Feds Launch Anti-Fraud Crackdown
The Obama administration launched a renewed push Tuesday to prosecute financial crimes and stop financial fraud.
Updating a seven-year-old, post-Enron task force first formed under former President George W. Bush, this new effort will go after financial crimes relating to the current crisis and recovery efforts. The task force is a collection of some 20-odd federal agencies and departments like the Department of Justice, Treasury, the Securities and Exchange Commission, and the Federal Reserve, among others.
The goal is to bring them together in hopes of greater cooperation and better overall performance.
One change from the Enron-inspired effort will be a focus on problems that are "more systemic," according to a Justice Department spokesperson. The collective will go after "bigger picture, interlocking issues."
The new effort is bringing together bank regulators, for example, with criminal prosecutors: the regulators know things that the prosecutors don't. Lending fraud is easier to catch when you're familiar with banking and lending issues. So there will be a lot of information sharing and training to help prosecutors get up to speed.
"We face unprecedented challenges in responding to the financial crisis that has gripped our economy for the past year. Mortgage, securities, and corporate fraud schemes have eroded the public's confidence in the nation's financial markets and have led to a growing sentiment that Wall Street does not play by the same rules as Main Street," said Attorney General Eric Holder.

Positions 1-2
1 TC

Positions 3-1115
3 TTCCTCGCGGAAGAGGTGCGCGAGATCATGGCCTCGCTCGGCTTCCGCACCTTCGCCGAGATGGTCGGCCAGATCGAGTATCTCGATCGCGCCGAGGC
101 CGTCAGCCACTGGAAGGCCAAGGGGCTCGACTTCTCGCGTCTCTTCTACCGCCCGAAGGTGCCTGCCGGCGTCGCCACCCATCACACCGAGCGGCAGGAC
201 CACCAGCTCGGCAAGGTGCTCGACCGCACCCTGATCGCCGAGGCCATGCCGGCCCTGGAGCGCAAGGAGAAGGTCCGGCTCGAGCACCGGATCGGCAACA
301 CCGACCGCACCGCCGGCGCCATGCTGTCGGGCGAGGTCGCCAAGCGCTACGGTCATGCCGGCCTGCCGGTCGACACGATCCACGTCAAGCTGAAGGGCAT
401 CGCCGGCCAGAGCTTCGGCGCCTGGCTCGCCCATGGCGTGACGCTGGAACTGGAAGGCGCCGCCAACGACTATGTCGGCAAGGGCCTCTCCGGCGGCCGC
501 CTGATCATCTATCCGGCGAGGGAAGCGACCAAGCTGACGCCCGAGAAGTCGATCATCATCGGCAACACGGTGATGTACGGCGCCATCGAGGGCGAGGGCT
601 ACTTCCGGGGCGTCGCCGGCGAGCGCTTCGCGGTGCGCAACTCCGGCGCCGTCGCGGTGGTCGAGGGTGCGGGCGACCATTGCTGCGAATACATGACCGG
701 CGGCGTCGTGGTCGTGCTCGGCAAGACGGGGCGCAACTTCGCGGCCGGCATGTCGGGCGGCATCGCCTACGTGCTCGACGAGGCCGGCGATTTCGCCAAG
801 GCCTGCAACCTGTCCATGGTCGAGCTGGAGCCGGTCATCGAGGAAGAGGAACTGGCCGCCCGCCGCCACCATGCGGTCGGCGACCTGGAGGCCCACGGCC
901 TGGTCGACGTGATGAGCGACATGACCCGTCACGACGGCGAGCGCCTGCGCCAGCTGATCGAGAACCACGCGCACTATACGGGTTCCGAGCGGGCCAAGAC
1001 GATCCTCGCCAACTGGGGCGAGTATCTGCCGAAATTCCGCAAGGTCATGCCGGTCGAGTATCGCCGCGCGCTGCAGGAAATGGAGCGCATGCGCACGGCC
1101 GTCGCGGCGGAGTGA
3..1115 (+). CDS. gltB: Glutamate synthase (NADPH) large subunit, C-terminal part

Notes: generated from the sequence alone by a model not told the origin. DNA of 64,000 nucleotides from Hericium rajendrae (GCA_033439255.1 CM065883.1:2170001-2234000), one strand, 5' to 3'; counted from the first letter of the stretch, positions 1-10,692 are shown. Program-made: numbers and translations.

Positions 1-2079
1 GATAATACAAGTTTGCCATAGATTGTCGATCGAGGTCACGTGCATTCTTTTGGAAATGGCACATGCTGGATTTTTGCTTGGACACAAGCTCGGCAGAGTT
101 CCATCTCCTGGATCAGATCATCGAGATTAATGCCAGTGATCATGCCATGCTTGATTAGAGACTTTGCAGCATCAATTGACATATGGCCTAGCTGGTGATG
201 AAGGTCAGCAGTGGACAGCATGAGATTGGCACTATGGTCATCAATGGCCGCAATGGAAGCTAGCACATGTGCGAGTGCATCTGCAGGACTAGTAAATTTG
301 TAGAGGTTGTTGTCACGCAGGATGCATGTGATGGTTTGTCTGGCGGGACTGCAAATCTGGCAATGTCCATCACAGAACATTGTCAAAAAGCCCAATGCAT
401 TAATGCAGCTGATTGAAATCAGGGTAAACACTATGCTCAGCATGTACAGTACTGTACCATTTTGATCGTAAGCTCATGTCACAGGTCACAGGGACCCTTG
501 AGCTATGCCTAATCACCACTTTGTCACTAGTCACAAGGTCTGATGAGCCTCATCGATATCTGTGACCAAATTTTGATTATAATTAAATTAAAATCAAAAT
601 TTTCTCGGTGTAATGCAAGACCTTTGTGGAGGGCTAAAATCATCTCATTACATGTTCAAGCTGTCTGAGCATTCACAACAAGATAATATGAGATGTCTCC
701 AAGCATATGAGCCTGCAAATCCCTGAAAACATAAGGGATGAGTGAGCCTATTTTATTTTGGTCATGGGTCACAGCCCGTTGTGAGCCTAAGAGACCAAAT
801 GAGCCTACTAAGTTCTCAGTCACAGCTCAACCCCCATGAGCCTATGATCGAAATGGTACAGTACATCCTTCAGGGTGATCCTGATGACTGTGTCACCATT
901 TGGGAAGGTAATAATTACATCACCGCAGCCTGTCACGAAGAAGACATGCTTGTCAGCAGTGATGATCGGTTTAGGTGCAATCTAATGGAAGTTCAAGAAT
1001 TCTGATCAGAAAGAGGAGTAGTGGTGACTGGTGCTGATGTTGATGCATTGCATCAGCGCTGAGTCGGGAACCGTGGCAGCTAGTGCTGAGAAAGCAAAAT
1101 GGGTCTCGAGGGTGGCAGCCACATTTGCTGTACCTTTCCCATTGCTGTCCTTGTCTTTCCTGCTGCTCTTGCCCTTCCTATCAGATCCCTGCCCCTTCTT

Holder said the FBI is already investigating more than 2,400 mortgage fraud cases, up almost 400 percent from five years ago. The agency has more than doubled the number of agents investigating mortgage scams, he said.
Treasury Secretary Timothy Geithner added that the Treasury Department has been investigating home loan modification scams for months. In fact, a recent report by MortgageDaily.com shows that federal and state regulators are increasingly going after loan mod scammers with aggressive lawsuits.
This updated task force particularly will focus on:
*Mortgage fraud -- from the simplest of "flip" schemes to systematic lending fraud in the nationwide housing market;
*Securities fraud -- including traditional insider trading, Ponzi schemes, and misrepresentations to investors;
*Recovery Act and rescue fraud -- we will ensure that the taxpayers' investment in America's economic recovery is not siphoned away by a dishonest few; and,
*Discrimination -- this Task Force will work to ensure that the financial markets work for all Americans, and that no one is unfairly targeted based on impermissible characteristics.
"Too often in the past, even with dedicated people at the federal and state level trying to provide strong protections, resources around enforcement were not mobilized until extensive damage had already been done," Geithner said today. "Remember, it took federal banking agencies until June 2007 to reach a consensus on supervisory guidance that imposed even general standards on subprime mortgages. By then it was too late."